The coming months will be critical for most people in our world. Governments of several countries are negotiating trade agreements which have the potential to impact all of us. Many of us believe the impact will be positive for the “haves” and negative for the “have-not”. The issue is complex and the Bishops have helped us with some guiding principles. Two of the major agreements are:
• The TPP, Trans Pacific Partnership, includes the following countries throughout the Asia-Pacific region: Australia, Brunei, Canada, Chile, Japan, Malaysia, Mexico, New Zealand, Peru, Singapore, the United States, and Vietnam.
• The TTIP, Transatlantic Trade and Investment Partnership, includes countries of the European Union and the United States.
The Catholic Bishops write,
Our moral tradition articulates principles to evaluate any proposed trade deal:
Labor Protections. The Church teaches work has inherent dignity. We support the protection of worker rights, including the right to organize, as well as compliance with internationally-agreed worker standards. Our concern with job loss in our own urban and rural communities requires that any agreement be accompanied by firm commitments to help U.S. workers, as well as their families and communities, cope with both the social and financial strain of dislocation that free trade might bring about. Similarly, our concern extends to the human rights implications that any U.S. action can have for the people of other countries, especially developing nations. In particular, this requires special attention devoted to safe working conditions, reasonable work hours, time off, living family wages, and other recognized social benefits. This also demands commitments to provide aid, either directly or through international institutions, to displaced workers and their families in countries affected by the agreements.
Indigenous People. Catholic bishops throughout the world minister extensively among indigenous groups. Out of respect for their cultural heritages and in view of their economic development, we hope that the United States will give careful attention to requirements that commercial agreements honor the patrimony of these indigenous communities, and share equitably the benefits of any commerce with groups in which traditional knowledge and natural resources originated.
Migration. Our Church has long defended the right of people to migrate when conditions in their home countries prevent them from providing for themselves and their families. If migration is to be reduced, we believe that it must be done through alleviation of the conditions that impel people to leave their homelands. Any trade or investment agreement should be designed in a way that would assure a reduction in the need to emigrate.
Agriculture. Our brother bishops at home and abroad, along with other partners with whom we work, have expressed grave fears about the vulnerability of small agricultural producers when confronted with competition by U.S. agricultural products that enjoy a notable advantage due to U.S. government policies. Any agreement should promote the agricultural sector of developing countries and protect those who live in rural areas.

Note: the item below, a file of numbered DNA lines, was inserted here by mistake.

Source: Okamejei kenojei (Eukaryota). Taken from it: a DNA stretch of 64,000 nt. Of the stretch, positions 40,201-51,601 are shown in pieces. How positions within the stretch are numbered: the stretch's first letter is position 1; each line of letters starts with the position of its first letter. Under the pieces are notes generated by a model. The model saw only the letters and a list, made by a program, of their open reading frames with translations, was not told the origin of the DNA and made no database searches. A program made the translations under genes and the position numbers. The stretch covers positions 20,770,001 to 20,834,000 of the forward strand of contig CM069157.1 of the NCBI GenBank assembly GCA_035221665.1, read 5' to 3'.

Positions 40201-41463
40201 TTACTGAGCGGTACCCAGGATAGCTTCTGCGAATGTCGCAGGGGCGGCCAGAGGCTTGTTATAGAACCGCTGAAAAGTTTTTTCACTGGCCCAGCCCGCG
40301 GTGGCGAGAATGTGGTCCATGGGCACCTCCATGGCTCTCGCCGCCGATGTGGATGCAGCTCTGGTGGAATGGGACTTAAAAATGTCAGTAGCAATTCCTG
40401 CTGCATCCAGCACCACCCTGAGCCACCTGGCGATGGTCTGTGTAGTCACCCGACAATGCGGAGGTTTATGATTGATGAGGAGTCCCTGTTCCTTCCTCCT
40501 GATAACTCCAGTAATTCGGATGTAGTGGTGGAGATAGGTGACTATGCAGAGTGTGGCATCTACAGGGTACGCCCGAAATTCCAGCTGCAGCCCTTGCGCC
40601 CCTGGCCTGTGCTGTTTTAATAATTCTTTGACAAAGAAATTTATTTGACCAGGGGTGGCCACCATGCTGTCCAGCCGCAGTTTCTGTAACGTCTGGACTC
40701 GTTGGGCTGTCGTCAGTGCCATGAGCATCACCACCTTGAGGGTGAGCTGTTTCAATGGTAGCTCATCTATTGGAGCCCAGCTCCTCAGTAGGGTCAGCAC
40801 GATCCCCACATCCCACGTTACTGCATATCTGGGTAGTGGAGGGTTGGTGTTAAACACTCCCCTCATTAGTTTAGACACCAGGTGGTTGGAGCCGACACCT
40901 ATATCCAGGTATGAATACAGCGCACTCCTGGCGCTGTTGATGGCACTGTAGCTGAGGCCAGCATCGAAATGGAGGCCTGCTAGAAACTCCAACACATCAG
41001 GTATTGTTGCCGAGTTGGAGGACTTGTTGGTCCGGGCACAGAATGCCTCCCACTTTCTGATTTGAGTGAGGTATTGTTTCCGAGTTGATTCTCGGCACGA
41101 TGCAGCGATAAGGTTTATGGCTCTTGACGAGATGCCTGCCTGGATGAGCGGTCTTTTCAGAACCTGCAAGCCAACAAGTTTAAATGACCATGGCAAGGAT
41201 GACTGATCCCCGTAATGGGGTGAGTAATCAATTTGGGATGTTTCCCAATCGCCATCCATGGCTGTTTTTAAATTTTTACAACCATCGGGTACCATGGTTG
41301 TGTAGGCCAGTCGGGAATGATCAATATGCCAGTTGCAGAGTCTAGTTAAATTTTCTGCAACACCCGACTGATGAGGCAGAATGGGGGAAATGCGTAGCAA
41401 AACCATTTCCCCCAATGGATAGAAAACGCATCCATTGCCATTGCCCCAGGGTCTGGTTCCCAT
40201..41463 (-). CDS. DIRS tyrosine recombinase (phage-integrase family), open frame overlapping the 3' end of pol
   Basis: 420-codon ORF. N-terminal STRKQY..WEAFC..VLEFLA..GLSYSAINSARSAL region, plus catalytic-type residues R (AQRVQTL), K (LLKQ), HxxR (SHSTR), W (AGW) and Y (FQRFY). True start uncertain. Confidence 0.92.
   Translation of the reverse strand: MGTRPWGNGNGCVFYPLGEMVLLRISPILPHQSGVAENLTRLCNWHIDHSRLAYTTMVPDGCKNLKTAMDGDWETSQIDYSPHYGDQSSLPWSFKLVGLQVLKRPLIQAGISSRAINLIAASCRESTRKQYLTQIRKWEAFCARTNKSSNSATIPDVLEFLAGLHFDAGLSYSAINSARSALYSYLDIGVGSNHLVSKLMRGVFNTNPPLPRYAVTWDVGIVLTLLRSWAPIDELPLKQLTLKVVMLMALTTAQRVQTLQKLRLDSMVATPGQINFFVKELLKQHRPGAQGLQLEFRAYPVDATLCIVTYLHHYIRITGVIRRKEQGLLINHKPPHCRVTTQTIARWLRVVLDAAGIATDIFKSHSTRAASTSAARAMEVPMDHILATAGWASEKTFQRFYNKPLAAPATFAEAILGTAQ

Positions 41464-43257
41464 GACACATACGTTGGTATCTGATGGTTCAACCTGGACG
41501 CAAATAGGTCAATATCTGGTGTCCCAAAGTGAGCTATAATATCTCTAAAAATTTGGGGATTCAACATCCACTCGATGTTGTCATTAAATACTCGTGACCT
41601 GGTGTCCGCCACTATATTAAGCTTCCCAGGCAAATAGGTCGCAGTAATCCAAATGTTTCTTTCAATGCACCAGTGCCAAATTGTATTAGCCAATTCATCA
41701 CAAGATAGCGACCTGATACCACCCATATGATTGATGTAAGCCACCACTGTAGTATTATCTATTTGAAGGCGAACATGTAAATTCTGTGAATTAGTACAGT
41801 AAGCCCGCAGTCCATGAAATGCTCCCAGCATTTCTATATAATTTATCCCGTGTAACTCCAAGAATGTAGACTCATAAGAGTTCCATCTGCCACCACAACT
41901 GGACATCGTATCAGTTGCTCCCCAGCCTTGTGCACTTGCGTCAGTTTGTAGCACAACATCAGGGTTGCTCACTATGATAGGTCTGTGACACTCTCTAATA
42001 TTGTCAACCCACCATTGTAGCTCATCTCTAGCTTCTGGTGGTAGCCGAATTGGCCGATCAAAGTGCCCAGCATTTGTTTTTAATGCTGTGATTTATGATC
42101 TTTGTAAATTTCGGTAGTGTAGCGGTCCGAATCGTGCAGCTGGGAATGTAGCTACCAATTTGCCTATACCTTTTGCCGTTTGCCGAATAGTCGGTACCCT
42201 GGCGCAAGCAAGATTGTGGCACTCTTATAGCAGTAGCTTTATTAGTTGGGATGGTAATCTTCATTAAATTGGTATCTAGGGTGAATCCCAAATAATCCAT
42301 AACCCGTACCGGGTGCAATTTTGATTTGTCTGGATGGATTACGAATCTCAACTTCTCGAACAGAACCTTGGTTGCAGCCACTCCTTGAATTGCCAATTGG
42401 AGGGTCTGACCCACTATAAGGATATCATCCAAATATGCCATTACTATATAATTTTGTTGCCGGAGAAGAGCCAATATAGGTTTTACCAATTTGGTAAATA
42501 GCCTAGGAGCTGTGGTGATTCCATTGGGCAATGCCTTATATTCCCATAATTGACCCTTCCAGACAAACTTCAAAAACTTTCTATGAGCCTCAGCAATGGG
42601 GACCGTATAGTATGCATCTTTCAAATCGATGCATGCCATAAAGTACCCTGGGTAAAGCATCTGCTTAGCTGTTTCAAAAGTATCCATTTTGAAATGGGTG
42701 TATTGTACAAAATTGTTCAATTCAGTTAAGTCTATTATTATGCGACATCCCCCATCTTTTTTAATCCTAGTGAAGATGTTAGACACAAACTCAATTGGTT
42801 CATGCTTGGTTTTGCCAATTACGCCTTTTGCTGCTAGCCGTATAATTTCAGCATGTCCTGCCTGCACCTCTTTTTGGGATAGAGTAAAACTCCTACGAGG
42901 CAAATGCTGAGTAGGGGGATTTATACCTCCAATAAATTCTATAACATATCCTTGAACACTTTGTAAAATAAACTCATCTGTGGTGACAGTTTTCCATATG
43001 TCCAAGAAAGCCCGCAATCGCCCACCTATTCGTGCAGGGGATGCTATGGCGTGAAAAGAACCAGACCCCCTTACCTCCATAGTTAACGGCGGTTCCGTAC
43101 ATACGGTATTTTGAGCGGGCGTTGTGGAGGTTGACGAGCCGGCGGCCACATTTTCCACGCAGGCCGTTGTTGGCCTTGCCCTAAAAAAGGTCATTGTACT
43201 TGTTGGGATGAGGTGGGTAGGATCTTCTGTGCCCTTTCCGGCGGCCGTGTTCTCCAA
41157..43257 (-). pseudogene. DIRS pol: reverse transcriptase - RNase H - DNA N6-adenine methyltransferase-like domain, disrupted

Sustainable Development and Care for Creation. Increasing global economic integration holds potential benefits for all participants, but it should do more than simply regulate trade and investment. The essential link between preservation of the environment and sustainable human development requires giving priority attention to protecting the environment and health of communities, including assistance to poor countries that often lack sufficient technical knowledge or resources to maintain a safe environment. Agreements should include relieving the crushing burden of external debt held by poor countries and support development which increases self-reliance and broad participation in economic decision-making.
Intellectual Property Rights. We are also concerned about intellectual property rights provisions with regard to pharmaceuticals. The Church locates intellectual property rights within the broader framework of the common good and believes these rights should be balanced with the needs of the poor.
Dispute Resolution Mechanisms. We question the merits of requiring sovereign parties to international treaties to agree to binding international arbitration as the forum for dispute resolution. Such a path may lead to unfair advantages for commercial interests willing to exploit the rules of the arbitrarily system and may result in the weakening of important environmental, labor, and human rights standards.
Participation. It is critical the people have a voice in decisions that touch their lives. Human dignity demands transparency and the right of people to participate in decisions that impact them.